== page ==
Theories of Second Language Acquisition
Postgraduate: Level 7
Thursday 08 October 2020
Friday 18 December 2020
14 May 2020
Requisites for this module
MA Q11012 Applied Linguistics,
MA Q14012 Language in Society
This module will provide an introduction to the processes involved in the acquisition of language and the nature of the learner's knowledge of language. The emphasis of the module is on some of the different theoretical approaches which have been adopted for studying language learning. These different theories will be examined and critically assessed in the light of empirical evidence.
The module will focus on the following issues:
• First language acquisition
• Second language acquisition:
• developmental sequences
• similarities and differences between first and second language acquisition and between child and adult second language acquisition
• the role of the first language in the second language acquisition process
• the role played by Universal Grammar
• the role played by cognitive mechanisms
• the role played by age of initial exposure, input and interaction and psycho-social factors
• The complexity of the interaction between innate linguistic knowledge, general learning mechanisms and social factors in language acquisition
By the end of the module, students will:
• understand key theoretical constructs used in the field of language acquisition
• be aware of past and current issues in the generative study of the acquisition of morpho-syntax
• be able to evaluate, compare and contrast major theoretical perspectives
• be able to evaluate the theoretical and empirical research literature
Additionally, students will practise and develop the following generic skills:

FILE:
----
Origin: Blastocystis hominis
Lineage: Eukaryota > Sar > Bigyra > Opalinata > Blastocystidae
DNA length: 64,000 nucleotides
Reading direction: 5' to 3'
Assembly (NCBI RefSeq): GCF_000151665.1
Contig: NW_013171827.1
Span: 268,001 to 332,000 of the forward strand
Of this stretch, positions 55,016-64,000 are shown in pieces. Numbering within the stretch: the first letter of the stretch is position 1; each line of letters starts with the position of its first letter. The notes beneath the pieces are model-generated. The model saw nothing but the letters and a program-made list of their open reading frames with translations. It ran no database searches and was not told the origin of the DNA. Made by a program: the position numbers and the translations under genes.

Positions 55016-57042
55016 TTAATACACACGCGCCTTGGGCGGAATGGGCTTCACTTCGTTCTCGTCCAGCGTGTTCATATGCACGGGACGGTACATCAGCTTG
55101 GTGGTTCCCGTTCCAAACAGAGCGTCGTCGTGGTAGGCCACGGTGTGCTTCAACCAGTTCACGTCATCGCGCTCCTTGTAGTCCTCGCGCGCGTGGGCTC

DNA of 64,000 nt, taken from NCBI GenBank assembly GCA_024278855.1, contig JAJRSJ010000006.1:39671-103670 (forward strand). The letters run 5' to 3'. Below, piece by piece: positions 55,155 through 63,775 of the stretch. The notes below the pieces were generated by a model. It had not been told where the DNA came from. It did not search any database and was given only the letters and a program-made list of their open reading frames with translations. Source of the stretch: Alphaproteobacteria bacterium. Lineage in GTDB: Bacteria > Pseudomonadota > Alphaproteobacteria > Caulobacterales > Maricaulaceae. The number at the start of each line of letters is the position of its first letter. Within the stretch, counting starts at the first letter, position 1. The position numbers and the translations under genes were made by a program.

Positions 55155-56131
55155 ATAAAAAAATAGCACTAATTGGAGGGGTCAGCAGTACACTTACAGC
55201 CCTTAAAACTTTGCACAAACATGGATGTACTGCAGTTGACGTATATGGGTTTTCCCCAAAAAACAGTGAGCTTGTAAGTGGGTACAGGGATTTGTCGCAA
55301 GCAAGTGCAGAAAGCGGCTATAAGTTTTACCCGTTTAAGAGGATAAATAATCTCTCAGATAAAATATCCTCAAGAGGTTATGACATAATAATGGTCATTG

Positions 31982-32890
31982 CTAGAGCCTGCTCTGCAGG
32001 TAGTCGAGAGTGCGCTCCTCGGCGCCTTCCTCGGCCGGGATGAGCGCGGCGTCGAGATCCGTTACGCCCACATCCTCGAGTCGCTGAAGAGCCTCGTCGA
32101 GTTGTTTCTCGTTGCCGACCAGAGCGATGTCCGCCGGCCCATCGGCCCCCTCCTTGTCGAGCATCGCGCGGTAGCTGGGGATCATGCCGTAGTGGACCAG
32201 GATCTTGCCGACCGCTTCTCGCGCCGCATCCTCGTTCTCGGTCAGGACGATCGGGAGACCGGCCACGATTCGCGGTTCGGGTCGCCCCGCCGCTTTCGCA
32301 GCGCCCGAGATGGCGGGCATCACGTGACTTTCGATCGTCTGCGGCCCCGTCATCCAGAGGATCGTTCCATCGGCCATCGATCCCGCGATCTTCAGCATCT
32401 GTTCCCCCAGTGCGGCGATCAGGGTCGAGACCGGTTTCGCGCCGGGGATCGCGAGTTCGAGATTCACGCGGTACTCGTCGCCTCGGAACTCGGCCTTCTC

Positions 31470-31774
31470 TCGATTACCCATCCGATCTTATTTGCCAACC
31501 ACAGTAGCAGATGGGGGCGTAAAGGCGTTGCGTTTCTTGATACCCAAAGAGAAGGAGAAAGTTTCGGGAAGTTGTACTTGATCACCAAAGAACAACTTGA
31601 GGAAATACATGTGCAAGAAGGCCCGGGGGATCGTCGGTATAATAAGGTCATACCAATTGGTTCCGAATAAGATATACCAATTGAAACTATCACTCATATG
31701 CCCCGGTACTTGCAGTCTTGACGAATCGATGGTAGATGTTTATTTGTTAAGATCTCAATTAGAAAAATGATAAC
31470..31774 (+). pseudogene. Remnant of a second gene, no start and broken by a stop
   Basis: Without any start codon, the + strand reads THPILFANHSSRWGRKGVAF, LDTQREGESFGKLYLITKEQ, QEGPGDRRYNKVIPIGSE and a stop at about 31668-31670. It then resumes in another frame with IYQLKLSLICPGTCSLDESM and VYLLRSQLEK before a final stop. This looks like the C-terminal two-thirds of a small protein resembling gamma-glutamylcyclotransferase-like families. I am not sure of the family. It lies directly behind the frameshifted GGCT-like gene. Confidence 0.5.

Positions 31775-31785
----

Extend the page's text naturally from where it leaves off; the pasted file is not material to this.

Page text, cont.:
• taking notes effectively, in classes and from their own readings
• researching focused topics in appropriate books, journals and electronic sources
constructing a coherent argument based on a range of theoretical and empirical evidence
No additional information available.
One two-hour seminar per week (groups of 15-20 max) for ten weeks. Broadly speaking, the first part of the seminar will introduce a theoretical framework, and the second part will involve student-centred exercises or group tasks, and discussion of issues raised in the lectures or associated readings. The core text for this module is ‘Mitchell, Myles & Marsden (2019; 4th ed.). Second language learning theories. London: Routledge.
- Mitchell, Rosamond; Myles, Florence; Marsden, Emma. (2019) Second language learning theories, New York, NY: Routledge.
The above list is indicative of the essential reading for the course. The library makes provision for all reading list items, with digital provision where possible, and these resources are shared between students. Further reading can be obtained from this module's reading list.
Assessment items, weightings and deadlines
|Coursework / exam
||Assignment 1: 1000 Words
||Assignment 2: 2000 Words
Module supervisor and teaching staff
Prof Florence Myles, email: firstname.lastname@example.org.
Florence Myles; 4.131; 2228; email@example.com
No external examiner information available for this module.
Available via Moodle
Of 20 hours, 20 (100%) hours available to students:
0 hours not recorded due to service coverage or fault;
0 hours not recorded due to opt-out by lecturer(s).
* Please note: due to differing publication schedules, items marked with an asterisk (*) base their information upon the previous academic year.
Disclaimer: The University makes every effort to ensure that this information on its Module Directory is accurate and up-to-date. Exceptionally it can
be necessary to make changes, for example to programmes, modules, facilities or fees. Examples of such reasons might include a change of law or regulatory requirements,
industrial action, lack of demand, departure of key personnel, change in government policy, or withdrawal/reduction of funding. Changes to modules may for example consist
of variations to the content and method of delivery or assessment of modules and other services, to discontinue modules and other services and to merge or combine modules.
The University will endeavour to keep such changes to a minimum, and will also keep students informed appropriately by updating our programme specifications and module directory.
The full Procedures, Rules and Regulations of the University governing how it operates are set out in the Charter, Statutes and Ordinances and in the University Regulations, Policy and Procedures.